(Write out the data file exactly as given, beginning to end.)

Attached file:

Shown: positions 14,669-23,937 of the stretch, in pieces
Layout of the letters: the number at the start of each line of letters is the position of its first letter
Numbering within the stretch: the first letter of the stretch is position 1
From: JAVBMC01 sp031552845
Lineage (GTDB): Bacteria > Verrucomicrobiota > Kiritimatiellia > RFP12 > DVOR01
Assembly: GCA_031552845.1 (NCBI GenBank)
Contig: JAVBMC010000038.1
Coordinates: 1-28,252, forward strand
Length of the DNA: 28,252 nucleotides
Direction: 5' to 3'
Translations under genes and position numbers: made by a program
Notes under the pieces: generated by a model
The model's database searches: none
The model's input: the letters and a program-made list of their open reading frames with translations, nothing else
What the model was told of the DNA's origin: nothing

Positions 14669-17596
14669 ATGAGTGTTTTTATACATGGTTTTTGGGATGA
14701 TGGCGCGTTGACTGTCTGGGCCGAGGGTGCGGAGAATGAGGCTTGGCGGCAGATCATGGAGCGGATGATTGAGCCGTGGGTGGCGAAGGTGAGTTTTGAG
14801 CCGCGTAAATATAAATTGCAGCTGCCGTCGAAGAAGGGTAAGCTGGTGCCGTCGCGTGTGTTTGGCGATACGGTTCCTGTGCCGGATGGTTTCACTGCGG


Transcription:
Shown: positions 14,669-23,937 of the stretch, in pieces
Layout of the letters: the number at the start of each line of letters is the position of its first letter
Numbering within the stretch: the first letter of the stretch is position 1
From: JAVBMC01 sp031552845
Lineage (GTDB): Bacteria > Verrucomicrobiota > Kiritimatiellia > RFP12 > DVOR01
Assembly: GCA_031552845.1 (NCBI GenBank)
Contig: JAVBMC010000038.1
Coordinates: 1-28,252, forward strand
Length of the DNA: 28,252 nucleotides
Direction: 5' to 3'
Translations under genes and position numbers: made by a program
Notes under the pieces: generated by a model
The model's database searches: none
The model's input: the letters and a program-made list of their open reading frames with translations, nothing else
What the model was told of the DNA's origin: nothing

Positions 14669-17596
14669 ATGAGTGTTTTTATACATGGTTTTTGGGATGA
14701 TGGCGCGTTGACTGTCTGGGCCGAGGGTGCGGAGAATGAGGCTTGGCGGCAGATCATGGAGCGGATGATTGAGCCGTGGGTGGCGAAGGTGAGTTTTGAG
14801 CCGCGTAAATATAAATTGCAGCTGCCGTCGAAGAAGGGTAAGCTGGTGCCGTCGCGTGTGTTTGGCGATACGGTTCCTGTGCCGGATGGTTTCACTGCGG